Today’s auditor’s report largely cloaks from view the underlying key judgments that the outside auditor has made and communicated to the audit committee. Soon, however, the auditor’s report may be required to reveal “critical audit matters” to the investor community.

According to the December 31, 2016 Standard-Setting Update issued by the Office of the Chief Auditor of the Public Company Accounting Oversight Board, available here, during the first quarter of 2017, the PCAOB staff expects to propose for adoption by the Board a final standard on the auditor’s reporting model. The revised model would significantly expand the contents of the auditor’s report in keeping with international trends. The PCAOB first proposed changes to the auditor’s reporting model in August 2013. After extensive public comment, the PCAOB issued a reproposal on May 11, 2016, the comment period for which expired on August 15, 2016.

Critical Audit Matters

Impact on Auditors. Under the reproposed standard, an auditor would continue to opine on whether a company’s financial statements do, or do not, fairly present the company’s financial position and results of operations in accordance with GAAP (the traditional pass/fail model). However, the auditor’s report would also present information giving investors and other users of financial statements at least a glimpse behind the pass/fail veil. The report would disclose any “critical audit matter,” or CAM, arising from the audit – that is, any matter communicated, or required to be communicated, by the auditor to the audit committee that both (1) relates to accounts or disclosures “material to the financial statements” and (2) involved “especially challenging, subjective or complex auditor judgment.”  The report would discuss the principal considerations that led the auditor to identify the CAM, describe how the CAM was addressed in the audit and refer to the relevant financial statement accounts or disclosures.

Impact on Audit Committees and Senior Management. If adopted, the reproposed standard would only apply to auditors; the PCAOB does not have authority to regulate the conduct of audit committees. However, as part of its oversight responsibilities, the audit committee may want to use its side of the “two-way dialogue” to question the auditor about the judgments it has made in identifying any CAMs and the disclosure it proposes to make about them in its report.  In particular, the auditor’s disclosure of one or more CAMs may have disclosure implications beyond the auditor’s report that both the audit committee and senior management will need to address before the Form 10-K and financial statements are completed – for example, in various portions of the MD&A (such as critical accounting estimates disclosure or discussion of “known trends, events and uncertainties”), risk factors, financial statement footnotes and/or the evaluation of controls and procedures. In addition, the auditor’s disclosure of CAMs may impel the audit committee to provide to investors in its own report more detailed information about the substance of its communications with the auditor than current SEC rules require.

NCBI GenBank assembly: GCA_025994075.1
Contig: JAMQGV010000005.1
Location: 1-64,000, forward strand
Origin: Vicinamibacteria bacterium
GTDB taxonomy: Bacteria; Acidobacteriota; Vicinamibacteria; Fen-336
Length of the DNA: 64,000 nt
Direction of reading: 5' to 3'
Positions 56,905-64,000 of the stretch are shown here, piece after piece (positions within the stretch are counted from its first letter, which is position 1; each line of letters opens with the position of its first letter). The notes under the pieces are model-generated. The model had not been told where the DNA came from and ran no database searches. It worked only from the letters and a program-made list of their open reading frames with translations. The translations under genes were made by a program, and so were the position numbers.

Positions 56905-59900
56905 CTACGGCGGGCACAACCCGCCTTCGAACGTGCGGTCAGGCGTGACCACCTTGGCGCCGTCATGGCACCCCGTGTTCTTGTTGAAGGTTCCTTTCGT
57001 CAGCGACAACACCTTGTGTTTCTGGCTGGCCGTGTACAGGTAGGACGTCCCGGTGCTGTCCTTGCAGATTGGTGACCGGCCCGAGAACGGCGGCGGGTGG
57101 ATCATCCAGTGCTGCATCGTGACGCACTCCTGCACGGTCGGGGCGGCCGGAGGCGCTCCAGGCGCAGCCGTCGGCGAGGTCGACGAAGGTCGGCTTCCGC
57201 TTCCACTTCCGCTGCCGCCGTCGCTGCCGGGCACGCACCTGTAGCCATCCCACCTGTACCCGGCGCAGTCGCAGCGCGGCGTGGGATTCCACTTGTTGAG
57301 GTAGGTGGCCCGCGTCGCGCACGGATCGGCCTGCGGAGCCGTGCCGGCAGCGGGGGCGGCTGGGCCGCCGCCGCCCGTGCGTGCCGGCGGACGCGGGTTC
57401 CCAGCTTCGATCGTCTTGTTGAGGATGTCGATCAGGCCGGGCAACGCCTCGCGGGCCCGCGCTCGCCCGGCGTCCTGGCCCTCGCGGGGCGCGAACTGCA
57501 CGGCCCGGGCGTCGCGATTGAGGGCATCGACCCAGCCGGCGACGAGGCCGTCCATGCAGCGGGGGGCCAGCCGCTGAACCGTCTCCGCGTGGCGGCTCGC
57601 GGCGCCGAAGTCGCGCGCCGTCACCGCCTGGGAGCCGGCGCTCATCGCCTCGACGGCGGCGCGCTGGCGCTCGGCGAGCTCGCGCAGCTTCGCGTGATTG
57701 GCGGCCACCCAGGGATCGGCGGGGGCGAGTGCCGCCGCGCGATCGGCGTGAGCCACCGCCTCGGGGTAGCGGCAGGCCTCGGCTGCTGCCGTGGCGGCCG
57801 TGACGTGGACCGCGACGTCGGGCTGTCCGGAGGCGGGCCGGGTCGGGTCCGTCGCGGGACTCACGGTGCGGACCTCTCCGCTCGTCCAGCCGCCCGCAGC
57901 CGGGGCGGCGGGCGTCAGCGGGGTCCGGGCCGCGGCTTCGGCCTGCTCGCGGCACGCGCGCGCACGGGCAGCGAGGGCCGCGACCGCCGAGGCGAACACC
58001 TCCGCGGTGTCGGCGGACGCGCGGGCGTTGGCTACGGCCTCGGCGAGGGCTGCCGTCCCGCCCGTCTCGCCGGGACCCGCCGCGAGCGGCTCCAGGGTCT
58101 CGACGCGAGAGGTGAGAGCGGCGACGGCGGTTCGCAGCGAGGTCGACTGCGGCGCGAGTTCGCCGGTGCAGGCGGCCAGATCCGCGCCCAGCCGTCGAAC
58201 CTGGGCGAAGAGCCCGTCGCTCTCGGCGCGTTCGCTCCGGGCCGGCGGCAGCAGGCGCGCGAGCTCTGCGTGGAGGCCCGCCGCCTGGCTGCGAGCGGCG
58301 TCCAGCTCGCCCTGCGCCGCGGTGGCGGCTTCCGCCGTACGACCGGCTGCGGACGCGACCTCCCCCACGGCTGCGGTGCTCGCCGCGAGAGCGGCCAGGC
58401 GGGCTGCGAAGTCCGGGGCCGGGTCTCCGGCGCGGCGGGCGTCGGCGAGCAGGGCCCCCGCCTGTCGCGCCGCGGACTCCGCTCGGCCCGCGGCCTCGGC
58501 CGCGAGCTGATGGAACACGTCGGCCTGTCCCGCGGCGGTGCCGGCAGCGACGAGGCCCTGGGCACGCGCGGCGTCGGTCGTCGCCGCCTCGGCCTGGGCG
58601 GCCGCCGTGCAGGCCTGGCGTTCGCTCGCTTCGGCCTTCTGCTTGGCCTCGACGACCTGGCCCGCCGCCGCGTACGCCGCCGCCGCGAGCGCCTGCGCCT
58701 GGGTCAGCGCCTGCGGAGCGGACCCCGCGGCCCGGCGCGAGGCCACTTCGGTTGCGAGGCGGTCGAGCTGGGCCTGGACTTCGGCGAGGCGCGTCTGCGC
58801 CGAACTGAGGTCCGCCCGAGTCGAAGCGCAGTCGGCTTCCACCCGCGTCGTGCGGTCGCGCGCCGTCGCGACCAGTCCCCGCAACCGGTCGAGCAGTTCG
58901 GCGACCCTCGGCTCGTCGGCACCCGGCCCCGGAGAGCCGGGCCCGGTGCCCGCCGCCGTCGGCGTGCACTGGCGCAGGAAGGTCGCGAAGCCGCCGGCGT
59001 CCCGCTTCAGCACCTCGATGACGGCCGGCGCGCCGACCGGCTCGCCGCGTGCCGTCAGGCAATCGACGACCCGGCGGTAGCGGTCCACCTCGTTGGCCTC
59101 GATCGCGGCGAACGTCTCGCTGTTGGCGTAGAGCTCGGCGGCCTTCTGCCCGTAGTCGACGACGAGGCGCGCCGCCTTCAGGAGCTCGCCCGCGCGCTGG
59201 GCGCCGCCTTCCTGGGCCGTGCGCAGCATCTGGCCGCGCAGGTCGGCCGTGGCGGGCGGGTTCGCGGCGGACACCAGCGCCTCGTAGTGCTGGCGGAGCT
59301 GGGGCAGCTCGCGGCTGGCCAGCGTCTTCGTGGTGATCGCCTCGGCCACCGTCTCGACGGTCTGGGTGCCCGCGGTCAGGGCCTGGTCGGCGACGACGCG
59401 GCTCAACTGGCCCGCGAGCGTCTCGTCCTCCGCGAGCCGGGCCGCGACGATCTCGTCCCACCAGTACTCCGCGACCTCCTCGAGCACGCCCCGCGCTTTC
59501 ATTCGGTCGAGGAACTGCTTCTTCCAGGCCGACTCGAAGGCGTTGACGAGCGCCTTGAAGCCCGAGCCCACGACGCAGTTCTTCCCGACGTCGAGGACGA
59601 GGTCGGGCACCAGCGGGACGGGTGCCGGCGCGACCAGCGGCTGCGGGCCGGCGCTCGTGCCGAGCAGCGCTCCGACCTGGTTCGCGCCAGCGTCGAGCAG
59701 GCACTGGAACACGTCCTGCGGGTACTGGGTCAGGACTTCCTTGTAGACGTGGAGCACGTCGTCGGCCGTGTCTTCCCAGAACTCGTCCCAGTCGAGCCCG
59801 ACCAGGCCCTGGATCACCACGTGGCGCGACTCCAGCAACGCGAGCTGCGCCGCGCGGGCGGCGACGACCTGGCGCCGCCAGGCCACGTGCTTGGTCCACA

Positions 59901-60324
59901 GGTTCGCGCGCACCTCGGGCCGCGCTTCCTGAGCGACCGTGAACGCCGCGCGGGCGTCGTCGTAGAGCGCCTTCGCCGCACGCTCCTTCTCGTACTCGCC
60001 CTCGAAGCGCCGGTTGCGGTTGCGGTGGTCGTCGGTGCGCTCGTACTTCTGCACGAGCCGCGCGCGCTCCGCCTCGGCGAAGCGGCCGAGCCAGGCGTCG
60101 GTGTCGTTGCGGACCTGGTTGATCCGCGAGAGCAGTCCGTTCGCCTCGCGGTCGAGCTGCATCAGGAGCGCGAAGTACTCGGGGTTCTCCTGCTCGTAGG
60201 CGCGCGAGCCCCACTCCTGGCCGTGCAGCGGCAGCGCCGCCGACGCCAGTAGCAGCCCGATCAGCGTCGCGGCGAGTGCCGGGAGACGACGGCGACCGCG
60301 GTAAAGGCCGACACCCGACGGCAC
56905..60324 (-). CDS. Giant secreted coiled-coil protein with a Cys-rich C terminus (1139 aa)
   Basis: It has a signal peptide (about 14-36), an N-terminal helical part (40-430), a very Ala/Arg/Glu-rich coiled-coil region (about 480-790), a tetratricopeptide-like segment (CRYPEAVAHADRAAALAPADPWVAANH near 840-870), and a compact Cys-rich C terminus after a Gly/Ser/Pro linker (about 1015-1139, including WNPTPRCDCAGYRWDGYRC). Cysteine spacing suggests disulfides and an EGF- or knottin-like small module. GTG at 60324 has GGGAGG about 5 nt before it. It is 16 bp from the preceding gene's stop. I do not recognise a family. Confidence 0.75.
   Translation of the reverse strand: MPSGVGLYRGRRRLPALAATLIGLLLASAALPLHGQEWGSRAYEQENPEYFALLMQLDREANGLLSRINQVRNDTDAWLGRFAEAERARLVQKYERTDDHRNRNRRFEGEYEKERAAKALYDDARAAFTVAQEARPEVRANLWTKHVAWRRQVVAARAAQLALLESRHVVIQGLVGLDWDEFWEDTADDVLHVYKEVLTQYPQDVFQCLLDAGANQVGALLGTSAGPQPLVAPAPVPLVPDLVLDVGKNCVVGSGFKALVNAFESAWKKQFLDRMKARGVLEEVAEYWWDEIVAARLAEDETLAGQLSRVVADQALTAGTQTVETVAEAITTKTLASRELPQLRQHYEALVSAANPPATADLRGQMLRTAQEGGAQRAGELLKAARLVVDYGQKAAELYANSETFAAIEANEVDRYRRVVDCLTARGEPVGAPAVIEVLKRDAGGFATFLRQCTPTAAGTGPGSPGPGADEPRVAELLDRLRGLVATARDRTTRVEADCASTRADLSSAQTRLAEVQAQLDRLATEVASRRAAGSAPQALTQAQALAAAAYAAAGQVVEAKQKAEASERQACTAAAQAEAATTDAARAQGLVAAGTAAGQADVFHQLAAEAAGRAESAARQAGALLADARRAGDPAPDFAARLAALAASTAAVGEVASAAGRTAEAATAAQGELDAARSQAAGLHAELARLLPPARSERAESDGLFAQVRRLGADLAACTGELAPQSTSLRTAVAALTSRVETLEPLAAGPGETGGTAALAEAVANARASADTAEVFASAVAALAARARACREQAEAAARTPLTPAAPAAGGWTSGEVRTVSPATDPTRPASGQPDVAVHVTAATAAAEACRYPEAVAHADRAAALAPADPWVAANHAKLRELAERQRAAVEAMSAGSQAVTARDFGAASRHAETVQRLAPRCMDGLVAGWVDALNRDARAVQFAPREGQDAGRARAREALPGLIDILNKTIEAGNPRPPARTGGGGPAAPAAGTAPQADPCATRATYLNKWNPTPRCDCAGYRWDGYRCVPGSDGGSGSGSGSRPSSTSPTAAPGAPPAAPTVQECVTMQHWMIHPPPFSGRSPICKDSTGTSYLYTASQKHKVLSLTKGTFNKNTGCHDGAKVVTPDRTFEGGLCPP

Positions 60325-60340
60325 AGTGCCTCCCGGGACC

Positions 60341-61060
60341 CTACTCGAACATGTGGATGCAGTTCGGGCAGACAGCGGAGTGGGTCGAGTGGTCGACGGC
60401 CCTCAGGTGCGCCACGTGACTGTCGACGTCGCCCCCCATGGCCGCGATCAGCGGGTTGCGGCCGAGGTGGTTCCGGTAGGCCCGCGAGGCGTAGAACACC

Auditor Tenure

Among other changes contemplated by the PCAOB’s May 2016 reproposal, the auditor’s report would be required to disclose the auditor’s tenure as the company’s independent auditor. The impact of tenure on auditor independence is an increasing focus of investor scrutiny and, if adopted, the new requirement may lead more companies to articulate the benefits and independence safeguards that the audit committee considered in deciding to reappoint a long-tenured auditor. When made, such “voluntary” disclosures often appear in sections of the annual meeting proxy statement relating to payment of audit and non-audit fees and/or management proposals for shareholder ratification of the outside auditor engaged by the audit committee.

Other Information

The Standard-Setting Update indicates that, at this time, the PCAOB will not be proposing any changes to requirements relating to the auditor’s responsibility for reviewing “other information” outside the financial statements, such as non-GAAP measures and operating measures. This topic has been added to PCAOB staff’s research agenda, in part because of the heightened SEC attention to such disclosures. Under current PCAOB standards, the auditor has a responsibility to “read and consider” other information in documents containing audited financial statements but not to perform procedures related to information contained in earnings releases, investor presentations, analysts calls or the corporate website.


It remains to be seen whether the PCAOB staff will make any changes to the reproposed standard in light of its evaluation of the comments received and other outreach initiatives. Even assuming the staff’s final recommendations for adoption are approved by the PCAOB substantially as reproposed last year, the new standard would be subject to final approval by a reconstituted SEC with a new Chair at the helm.